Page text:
What Does It Mean for the Man to Lead? (Part 2 of 2)

What Does It Mean for the Man to Lead? (Part 2 of 2)In my last post, I wrote about a very specific sexual dynamic: one in which the woman wears the pants in the relationship.

The opposite scenario, of course, is for the man to ‘wear the pants’—which is just a colloquial phrase for taking the lead.

But what does that mean exactly? And why does anyone have to take the lead? Can’t both partners drive the bus?

Both good questions, and I’d like to answer them.

To begin with, just because there’s a leader and a follower doesn’t mean there’s never any overlap, where the leader might occasionally follow. It just means that one person tends to drive the bus. And the reason why it’s necessary to have a driver in the first place is because no joint enterprise works well when two people are vying for the same spot.

There are never two captains on the same ship. And both pilots on the same plane never do the same thing at the same time. One is the co-pilot.

Unfortunately, the concept of a pilot and co-pilot in love was hijacked by those who insist that in order for a relationship to be “equal,” the partners must share the exact same tasks at all times.

This premise is flawed. A partnership requires trust and respect for the role each person plays. If that is in place, the relationship is equal. Ergo, there’s no need to vie for the same rank or position.

Men have always been the dominant partner, for obvious reasons: they are bigger and stronger than women. Moreover, they have a visceral need to provide and protect. Men can’t have babies or nurse babies as women can, so providing and protecting levels the playing field.

When a woman usurps his role as provider, in addition to being the nurturer of the young, the marriage or relationship falters. Because she has all the power, and he has none. That’s why the richer women get, the more likely she is to be divorced.

When the man takes the lead in a relationship, or when he’s the dominant partner, the marriage typically runs smoothly. That’s because the couple is swimming with the evolutionary tide and not against it.

What’s more, the research shows it’s what both sexes want. The only reason women fight it is because they’ve been told it isn’t what they should want. Women have been conditioned to believe they want to be in charge at all times. But that just isn’t true, which may surprise many men. Indeed, when it comes to love submission is sexy.

I can think of no greater example to illustrate this point than Gone with the Wind. In this story, Scarlett is the epitome of a strong-willed, dominant woman. She doesn’t mince words; she takes charge of everything and everyone; and she’s feisty and beautiful. She’s fun!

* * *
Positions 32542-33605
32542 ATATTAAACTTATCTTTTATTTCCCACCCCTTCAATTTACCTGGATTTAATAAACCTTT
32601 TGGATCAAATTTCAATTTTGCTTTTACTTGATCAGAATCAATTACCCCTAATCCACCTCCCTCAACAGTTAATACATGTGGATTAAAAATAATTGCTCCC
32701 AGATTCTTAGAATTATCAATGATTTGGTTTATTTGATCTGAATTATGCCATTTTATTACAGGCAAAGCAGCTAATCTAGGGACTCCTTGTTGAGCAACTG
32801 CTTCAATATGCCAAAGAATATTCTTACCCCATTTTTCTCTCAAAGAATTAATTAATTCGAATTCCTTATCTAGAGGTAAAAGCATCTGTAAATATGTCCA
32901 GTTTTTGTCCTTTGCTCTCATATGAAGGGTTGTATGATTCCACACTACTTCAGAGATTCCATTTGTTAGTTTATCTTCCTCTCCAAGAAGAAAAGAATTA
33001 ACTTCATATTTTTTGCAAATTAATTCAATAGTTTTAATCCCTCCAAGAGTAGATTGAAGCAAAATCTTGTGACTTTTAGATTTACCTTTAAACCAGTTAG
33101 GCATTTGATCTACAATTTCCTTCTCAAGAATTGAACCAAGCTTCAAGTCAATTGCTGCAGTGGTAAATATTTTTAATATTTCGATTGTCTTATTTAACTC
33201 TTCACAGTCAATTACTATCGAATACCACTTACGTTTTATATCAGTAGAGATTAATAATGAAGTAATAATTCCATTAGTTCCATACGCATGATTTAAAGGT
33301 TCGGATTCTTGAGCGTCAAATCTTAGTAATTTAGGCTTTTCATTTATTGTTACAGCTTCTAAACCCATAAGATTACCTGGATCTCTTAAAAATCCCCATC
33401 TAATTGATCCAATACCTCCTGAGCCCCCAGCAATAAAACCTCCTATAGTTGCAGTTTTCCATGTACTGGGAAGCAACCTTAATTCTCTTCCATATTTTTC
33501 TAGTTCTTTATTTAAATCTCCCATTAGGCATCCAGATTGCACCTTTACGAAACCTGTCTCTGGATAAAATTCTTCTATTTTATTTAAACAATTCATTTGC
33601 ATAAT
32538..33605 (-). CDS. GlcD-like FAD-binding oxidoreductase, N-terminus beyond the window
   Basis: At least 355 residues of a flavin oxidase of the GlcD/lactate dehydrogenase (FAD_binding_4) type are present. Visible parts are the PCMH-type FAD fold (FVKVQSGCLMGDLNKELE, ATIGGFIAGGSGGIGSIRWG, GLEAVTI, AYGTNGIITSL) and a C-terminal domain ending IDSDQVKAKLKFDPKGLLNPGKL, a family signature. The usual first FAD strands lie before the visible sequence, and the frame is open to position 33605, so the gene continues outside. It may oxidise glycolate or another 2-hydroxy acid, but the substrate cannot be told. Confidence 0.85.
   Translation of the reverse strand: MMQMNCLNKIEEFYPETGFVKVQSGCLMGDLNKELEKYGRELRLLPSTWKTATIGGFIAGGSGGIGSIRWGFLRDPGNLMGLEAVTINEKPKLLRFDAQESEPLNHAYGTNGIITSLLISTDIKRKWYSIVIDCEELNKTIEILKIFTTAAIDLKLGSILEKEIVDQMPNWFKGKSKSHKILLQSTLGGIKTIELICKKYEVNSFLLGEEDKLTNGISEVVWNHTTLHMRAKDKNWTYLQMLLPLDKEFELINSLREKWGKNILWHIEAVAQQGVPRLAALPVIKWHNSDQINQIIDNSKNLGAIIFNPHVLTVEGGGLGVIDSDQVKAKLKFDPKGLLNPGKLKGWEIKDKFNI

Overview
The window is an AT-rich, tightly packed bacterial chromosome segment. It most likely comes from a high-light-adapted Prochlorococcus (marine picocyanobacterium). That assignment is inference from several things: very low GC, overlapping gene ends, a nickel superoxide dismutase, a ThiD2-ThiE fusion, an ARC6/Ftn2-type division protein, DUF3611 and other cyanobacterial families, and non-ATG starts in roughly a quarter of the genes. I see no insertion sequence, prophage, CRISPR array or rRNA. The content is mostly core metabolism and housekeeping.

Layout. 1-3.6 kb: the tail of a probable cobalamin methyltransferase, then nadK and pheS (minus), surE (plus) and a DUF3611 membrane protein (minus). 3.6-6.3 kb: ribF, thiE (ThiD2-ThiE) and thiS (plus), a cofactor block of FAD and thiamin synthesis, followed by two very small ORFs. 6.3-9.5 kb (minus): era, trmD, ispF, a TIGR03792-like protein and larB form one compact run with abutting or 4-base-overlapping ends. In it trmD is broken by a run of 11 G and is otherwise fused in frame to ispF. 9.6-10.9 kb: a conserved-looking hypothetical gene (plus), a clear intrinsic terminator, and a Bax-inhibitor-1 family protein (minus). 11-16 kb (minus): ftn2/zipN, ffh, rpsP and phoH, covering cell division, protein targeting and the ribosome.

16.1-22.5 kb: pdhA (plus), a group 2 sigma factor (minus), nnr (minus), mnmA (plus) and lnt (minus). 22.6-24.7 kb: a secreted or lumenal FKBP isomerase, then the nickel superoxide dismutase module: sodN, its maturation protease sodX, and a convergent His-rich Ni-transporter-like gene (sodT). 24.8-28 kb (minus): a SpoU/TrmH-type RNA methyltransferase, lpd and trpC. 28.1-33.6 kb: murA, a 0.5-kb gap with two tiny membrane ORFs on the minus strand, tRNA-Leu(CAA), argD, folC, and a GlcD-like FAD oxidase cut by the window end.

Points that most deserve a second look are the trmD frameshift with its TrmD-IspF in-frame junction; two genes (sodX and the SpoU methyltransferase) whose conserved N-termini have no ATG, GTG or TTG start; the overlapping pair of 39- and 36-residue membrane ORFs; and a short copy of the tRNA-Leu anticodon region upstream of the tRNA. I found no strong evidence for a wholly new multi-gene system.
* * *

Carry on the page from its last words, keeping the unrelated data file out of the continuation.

Well, at face value she’s fun. Living with her is a different matter. Because the flip side of Scarlett’s dominant nature is that she’s very, very difficult. And petulant to boot.

So there are two men in Scarlett’s life: Rhett and Ashley. Ashley is the kind, devoted, steady and soft husband to Melanie—and Scarlett is in love with him, or thinks she’s in love with him.

Rhett is the complete opposite of Ashley. He’s extremely masculine: confident, competent, take charge, in control. In other words, he’s just like Scarlett. (“We understand each other,” he tells her.)

When Rhett and Scarlett first meet, Rhett overhears a fight between Scarlett and Ashley—one in which Scarlett is begging Ashley to leave Melanie for her. (The two aren’t yet married.) Ashley is hopelessly “in love” with Scarlett (more like infatuated) but tells her he must marry Melanie out of duty and honor. Scarlett gets so mad she slaps him.

After Ashley leaves the room, Rhett appears; and he and Scarlett officially meet. Since Rhett’s temperament is as strong as Scarlett’s, which is apparent from the first moment, their subsequent relationship involves a great deal of conflict—including throughout their marriage. Rhett is a great husband to Scarlett; but despite this, Scarlett refuses to capitulate or to be conciliatory. In other words, she’s a crappy wife; and Rhett eventually gives up and leaves her.

At the end of the film, Scarlett realizes she has messed up, begs Rhett to stay and asks, “If you go, where shall I go? What should I do?”

And this next part you’ve no doubt heard: “Frankly, my dear, I don’t give a damn.”

Now if you read my last post, you know my mother was the dominant partner in my parents’ marriage. She was, in fact, a lot like Scarlett. And here’s what’s really interesting: my mother was obsessed with this film. Totally and completely obsessed. Today I understand why in a way I didn’t as a child. Today it is crystal clear.

My mother longed for a Rhett. And she had an Ashley.

I distinctly recall her telling me about the men who came before my father. Unlike most of the women of her time, my mother had an M.B.A. and was a stockbroker for a good ten years before she married my father and had my sister and me.